DOJ gaffe a reminder to all to redact with care

Published on August 30, 2013 by kerryc
Another redaction gaffe makes headline news -- this time it's the Department of Justice. The DOJ failed to redact certain key information from a court filing, which identified Google as the previously unnamed Internet company fighting the U.S. government to release law enforcement requests for data. In the case of the DOJ, it failed to redact every instance of the word Google in the document. It should be noted that most software packages offering redaction have some sort of find and redact capability, ie find every instance of a word or strings of words in a document and redact. So we are dusting off an article we published at the time of the Transportation Security Administration (TSA) redaction gaffe as a reminder of the importance of having redaction software and knowing how to use it. We are also providing a link to our Redaction Whitepaper, which discusses how you can safely redact sensitive information from PDF documents.

Redaction in the digital age

Redacting documents in the digital age is proving more complicated than it needs to be. So, why do so many get it so wrong? The first and perhaps most obvious question to ask is “do you have redaction software at your firm?” If the answer is no, then you need to get it. The same is true of metadata management software. Law firms cannot afford to expose themselves and their clients to unnecessary risk. If you do have redaction software, the next question to ask is “how does it handle different PDF types?”

Masking is not redacting

PDF documents are constructed in layers—for example, text is on one layer and images on another. Thus, using a redaction tool that simply masks the text or image is not a foolproof method of redaction as you are simply adding another layer to the document, which can be peeled back to reveal what’s underneath. You need a redaction tool that completely "burns out" or removes the text or image from the PDF document.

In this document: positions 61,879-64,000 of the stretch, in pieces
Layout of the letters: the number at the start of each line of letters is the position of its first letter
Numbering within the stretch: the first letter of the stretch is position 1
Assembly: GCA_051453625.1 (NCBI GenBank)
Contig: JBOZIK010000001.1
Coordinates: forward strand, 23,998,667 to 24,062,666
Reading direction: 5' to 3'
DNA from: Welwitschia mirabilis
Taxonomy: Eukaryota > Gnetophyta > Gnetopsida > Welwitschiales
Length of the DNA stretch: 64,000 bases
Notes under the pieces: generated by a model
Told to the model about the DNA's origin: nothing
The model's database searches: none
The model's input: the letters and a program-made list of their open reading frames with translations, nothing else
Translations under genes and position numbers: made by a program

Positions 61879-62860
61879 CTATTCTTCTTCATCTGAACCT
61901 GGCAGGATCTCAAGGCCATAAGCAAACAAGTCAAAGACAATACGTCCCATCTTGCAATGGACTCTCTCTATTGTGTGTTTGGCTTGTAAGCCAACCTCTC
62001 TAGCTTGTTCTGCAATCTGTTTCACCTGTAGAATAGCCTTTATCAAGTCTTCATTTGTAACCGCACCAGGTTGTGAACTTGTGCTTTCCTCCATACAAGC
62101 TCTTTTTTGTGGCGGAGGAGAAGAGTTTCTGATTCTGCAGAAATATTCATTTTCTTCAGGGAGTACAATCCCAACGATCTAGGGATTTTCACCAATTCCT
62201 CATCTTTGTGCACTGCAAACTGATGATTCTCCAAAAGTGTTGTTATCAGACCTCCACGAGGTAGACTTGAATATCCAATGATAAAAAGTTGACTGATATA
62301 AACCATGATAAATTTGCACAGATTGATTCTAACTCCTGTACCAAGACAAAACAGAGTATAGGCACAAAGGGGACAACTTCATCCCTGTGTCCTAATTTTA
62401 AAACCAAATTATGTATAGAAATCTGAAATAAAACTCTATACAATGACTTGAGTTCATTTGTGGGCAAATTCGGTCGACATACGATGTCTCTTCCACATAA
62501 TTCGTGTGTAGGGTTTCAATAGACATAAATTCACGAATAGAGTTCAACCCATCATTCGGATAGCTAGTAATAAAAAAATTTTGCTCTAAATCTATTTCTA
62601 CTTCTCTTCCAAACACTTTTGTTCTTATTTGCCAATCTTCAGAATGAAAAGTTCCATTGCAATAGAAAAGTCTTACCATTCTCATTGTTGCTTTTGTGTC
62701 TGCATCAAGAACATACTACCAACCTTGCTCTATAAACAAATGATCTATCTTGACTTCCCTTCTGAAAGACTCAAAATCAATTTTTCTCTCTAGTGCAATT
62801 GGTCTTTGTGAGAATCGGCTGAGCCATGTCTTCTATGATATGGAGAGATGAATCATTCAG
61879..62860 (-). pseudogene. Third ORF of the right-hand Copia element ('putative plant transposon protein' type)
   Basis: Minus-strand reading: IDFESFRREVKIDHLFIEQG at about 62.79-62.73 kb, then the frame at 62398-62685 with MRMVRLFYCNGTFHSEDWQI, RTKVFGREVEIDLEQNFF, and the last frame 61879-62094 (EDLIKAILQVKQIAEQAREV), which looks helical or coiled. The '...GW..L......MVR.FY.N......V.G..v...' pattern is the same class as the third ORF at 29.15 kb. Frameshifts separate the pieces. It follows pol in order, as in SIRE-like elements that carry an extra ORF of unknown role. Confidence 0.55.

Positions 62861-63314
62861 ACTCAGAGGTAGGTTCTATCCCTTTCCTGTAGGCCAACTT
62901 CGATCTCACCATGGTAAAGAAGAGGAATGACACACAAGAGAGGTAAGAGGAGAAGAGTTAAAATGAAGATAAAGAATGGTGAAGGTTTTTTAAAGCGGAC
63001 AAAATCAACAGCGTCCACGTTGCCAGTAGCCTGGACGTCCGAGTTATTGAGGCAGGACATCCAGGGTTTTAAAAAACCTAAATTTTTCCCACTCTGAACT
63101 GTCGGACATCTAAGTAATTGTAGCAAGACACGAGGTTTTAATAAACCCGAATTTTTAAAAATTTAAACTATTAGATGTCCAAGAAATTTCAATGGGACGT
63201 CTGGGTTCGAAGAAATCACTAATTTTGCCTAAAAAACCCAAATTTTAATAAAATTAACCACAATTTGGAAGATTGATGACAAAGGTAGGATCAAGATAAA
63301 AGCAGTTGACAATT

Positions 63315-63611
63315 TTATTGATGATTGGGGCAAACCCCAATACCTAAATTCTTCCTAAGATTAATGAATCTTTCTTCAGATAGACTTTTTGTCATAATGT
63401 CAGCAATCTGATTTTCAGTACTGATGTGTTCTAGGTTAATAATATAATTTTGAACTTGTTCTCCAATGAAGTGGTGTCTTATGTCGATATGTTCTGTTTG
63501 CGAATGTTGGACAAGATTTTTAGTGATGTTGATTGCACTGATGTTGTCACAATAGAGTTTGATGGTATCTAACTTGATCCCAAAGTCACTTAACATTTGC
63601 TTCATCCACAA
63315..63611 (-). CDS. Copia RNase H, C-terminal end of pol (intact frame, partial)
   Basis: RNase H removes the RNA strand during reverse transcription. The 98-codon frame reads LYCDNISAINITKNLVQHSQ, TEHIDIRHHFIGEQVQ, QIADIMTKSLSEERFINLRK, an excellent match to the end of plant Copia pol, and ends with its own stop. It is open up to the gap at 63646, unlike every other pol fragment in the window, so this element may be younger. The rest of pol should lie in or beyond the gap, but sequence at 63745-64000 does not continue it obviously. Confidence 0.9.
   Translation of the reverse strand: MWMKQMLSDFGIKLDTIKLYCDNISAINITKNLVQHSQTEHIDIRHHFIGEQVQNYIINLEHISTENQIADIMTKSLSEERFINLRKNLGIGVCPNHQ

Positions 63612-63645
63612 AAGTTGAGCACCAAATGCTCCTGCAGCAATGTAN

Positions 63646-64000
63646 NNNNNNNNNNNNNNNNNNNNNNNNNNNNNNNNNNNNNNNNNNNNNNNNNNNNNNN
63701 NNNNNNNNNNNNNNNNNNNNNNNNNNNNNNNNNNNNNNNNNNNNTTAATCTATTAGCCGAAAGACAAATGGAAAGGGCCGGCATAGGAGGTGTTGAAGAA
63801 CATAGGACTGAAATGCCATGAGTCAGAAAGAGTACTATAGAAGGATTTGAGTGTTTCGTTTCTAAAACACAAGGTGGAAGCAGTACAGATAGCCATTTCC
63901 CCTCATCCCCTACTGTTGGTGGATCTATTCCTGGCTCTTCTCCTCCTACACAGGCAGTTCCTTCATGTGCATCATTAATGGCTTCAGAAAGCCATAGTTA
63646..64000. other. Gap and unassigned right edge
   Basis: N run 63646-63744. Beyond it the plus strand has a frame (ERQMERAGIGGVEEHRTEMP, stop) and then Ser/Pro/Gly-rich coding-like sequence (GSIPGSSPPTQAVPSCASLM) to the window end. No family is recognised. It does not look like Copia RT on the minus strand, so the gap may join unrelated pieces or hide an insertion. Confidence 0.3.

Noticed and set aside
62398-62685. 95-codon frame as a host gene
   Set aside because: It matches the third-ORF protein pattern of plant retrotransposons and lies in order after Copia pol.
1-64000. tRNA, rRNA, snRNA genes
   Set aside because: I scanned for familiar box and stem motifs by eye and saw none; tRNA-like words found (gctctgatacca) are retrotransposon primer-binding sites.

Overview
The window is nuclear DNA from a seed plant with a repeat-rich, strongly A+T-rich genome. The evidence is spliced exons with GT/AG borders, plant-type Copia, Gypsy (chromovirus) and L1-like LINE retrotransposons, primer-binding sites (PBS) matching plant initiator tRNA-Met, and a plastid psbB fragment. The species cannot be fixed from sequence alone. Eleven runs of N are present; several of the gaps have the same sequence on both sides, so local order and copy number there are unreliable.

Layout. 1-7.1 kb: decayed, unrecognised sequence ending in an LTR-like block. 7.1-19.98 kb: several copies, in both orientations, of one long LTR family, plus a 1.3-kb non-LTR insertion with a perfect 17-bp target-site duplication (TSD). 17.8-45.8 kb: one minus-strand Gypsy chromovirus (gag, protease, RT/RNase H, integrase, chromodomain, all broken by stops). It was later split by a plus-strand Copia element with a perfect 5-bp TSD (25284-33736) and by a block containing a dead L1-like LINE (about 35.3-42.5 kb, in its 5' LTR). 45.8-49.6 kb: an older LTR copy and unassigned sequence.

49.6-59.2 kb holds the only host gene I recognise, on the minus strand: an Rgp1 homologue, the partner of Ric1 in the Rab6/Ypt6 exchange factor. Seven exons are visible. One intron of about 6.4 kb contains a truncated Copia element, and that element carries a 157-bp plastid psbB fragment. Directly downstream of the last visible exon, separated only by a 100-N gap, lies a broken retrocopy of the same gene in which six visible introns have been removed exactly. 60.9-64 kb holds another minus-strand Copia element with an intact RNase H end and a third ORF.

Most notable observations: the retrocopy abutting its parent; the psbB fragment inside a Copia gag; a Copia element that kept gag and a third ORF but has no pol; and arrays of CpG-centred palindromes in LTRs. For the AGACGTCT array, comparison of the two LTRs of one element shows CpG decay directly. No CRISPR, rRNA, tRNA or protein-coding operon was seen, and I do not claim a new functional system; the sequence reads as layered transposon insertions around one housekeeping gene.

Not all PDFs are made the same

To add another layer of complexity to the redaction problem, you need to consider the underlying structure of the PDF. Depending on how the PDF was generated—ie a Word document converted to PDF, or a scanned document output as a PDF—there may be more than one layer of information that needs to be redacted. Problem: it isn’t always obvious what type of PDF you have…

Redact no matter what the PDF type

pdfDocs provides firms with a safe and secure method of redacting business-critical documents no matter what the PDF type. It completely “burns out” the text or area of the document and can handle all PDF types. In addition, pdfDocs lets you:
  • Remove text and graphic images from the document permanently
  • Search for and redact multiple instances of a word or string of words
  • Use exemption codes to explain the redaction
  • Edit the redacted area
  • Redact a page or range of pages
  • Protect the original from being overwritten
  • Remove metadata from the PDF document
Request a complimentary copy of our redaction whitepaper PDF Redaction: what every business should know  to learn more about the dangers of redaction.